Sometimes the Brits just have the jump on us here in the states. Apparently not in soccer (boo ya!), but when it comes to, say, creative experiments involving The Wicker Man, we're no match. Even if we did come up with Nicolas Cage drop-kicking Leelee Sobieski and romping through the woods in a bear suit.

Case in point: this. Apparently there is a touring sing-a-long version of Robin Hardy's 1973 classic making its way around England. Kind of like Sing-a-Long Mamma Mia! has been a recurring staple in some U.S. cities -- except, you know, with The Wicker Man. "Maypole." "Summer is Icumen In." Britt Ekland getting naked and humping the wall. That sort of thing.

If the title of the post didn't make it clear, this is the greatest thing ever. The author of the Guardian piece disagrees on the grounds that "there's... a genuine note of eerie menace at the heart of Hardy's movie" -- which is undeniably true -- and that this "sits... just a little oddly with the idea of the film as knockabout hammery" -- sort of true, but also irrelevant (also: "hammery"?). First: The Wicker Man's kitsch and creepiness are inextricably intertwined. The "eerie menace" Danny Leigh mentions is there precisely because of the disconnect between the subject matter (murderous cult) and its treatment (scores of merry revelers sing catchy folk ditties in gorgeous harmony while performing elaborate choreographed routines). Audience participation would only add to this.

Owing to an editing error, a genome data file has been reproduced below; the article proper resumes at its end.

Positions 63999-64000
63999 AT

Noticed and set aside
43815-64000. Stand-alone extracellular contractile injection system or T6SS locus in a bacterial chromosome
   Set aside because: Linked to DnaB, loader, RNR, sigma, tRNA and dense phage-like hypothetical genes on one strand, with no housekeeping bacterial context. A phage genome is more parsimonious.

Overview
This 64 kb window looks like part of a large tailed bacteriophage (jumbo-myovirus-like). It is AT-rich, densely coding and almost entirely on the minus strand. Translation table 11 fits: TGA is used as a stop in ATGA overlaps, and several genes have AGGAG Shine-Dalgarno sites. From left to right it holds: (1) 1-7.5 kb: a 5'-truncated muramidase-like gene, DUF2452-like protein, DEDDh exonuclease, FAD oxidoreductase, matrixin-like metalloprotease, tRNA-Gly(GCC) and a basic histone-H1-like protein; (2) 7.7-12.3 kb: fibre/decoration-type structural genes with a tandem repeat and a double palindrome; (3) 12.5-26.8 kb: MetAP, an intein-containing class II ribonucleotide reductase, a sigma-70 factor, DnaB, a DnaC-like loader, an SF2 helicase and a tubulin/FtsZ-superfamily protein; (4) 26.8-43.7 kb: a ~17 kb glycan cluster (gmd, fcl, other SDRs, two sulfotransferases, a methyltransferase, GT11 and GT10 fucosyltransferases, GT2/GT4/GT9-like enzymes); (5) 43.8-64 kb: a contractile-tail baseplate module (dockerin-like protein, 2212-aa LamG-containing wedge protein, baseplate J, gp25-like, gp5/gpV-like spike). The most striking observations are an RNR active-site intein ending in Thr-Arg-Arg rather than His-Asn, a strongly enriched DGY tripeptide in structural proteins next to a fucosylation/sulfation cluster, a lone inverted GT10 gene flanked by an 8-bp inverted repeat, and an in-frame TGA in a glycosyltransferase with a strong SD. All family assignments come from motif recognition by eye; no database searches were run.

It would also be exceedingly appropriate, thematically. This is a movie about a cult. What could make more sense than having the audience sing along? To quote another eerie movie, one of us! One of us! One of us! I get chills just thinking about it.

If you're in or near Brixton, check out Sing-a-Long-a-Wicker-Man on Friday. If you're in the US, pester your local repertory theater. We damn well deserve our own romp around the Maypole. "In the woods there grew a tree," and all that jazz.
CATEGORIES Cinematical